Report Shows Failure to Report Convictions is Common in the Military

An Inspector General's report from the Department of Defense reveals failure to report court martialed criminals in the ranks of the military is disturbingly widespread, and the U.S. Air Force actually has a better record than the other branches, News Radio 1200 WOAI reports.

The report was requested by U.S. Rep Henry Cuellar (D-Texas) who represents Sutherland Springs, where a gunman killed 26 people at the First Baptist Church last month.  The gunman had been court martialed for domestic violence and served a year in prison, and should have been ineligible to legally buy the weapons used in the attack.  But the Air Force admitted it failed to submit his name to the FBI data base which is accessed by gun sellers.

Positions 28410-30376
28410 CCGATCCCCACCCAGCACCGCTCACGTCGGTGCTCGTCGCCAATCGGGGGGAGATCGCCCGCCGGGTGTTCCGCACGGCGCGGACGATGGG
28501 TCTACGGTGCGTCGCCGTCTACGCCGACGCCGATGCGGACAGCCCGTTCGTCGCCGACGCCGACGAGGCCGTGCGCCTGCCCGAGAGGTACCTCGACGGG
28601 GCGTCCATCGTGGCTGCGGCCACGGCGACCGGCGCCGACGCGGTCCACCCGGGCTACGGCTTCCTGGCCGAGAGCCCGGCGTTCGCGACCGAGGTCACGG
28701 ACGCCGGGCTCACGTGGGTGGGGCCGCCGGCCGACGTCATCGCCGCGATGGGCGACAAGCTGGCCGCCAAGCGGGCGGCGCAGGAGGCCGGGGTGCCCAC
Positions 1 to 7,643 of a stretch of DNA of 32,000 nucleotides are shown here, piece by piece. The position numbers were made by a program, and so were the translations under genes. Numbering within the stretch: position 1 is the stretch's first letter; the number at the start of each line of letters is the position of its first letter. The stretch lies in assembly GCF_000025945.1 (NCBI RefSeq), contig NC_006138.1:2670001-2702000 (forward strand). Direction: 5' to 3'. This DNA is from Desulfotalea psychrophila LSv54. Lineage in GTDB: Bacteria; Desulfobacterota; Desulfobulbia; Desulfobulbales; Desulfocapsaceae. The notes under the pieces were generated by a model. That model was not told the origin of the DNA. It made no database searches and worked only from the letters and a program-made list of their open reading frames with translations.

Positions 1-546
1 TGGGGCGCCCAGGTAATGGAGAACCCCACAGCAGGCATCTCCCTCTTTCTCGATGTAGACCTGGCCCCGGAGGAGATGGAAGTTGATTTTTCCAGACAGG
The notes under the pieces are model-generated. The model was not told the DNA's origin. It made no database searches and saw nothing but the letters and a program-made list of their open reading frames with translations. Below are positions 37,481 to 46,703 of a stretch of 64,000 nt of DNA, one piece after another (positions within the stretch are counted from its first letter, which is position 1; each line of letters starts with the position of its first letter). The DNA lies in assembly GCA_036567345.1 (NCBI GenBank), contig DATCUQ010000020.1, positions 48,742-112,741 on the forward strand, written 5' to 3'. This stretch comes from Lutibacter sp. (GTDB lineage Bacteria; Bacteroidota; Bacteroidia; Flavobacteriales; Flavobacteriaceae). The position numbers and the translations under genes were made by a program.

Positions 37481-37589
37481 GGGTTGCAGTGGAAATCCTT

“While I am pleased to see the DoD taking necessary measures in assessing the way that agencies conduct background checks within their organizations, this report demonstrates the need to implement accountability as outlined in my Fix NICS legislation," Cellar said.

According to the report, the Air Force did not properly submit 106 of the 743 convictions it reported between January 1, 2015 and December 30, 2016, a 14% failure rate.

The Army did not submit of its 948 convictions, and the Navy dropped the ball on 36%.

“If the Air Force had met their minimum obligations, the gunman never would have been able to legally purchase a firearm. It is important to hold agencies accountable for failing to submit essential information which help prevent incidents like the one we experienced in Sutherland Springs," Cuellar said.

Cuellar and several other Democrat and Republican lawmakers have submitted bills that would not only tighten up mandates for reporting crimes to the FBI database, but would provide for penalties for failing to report.

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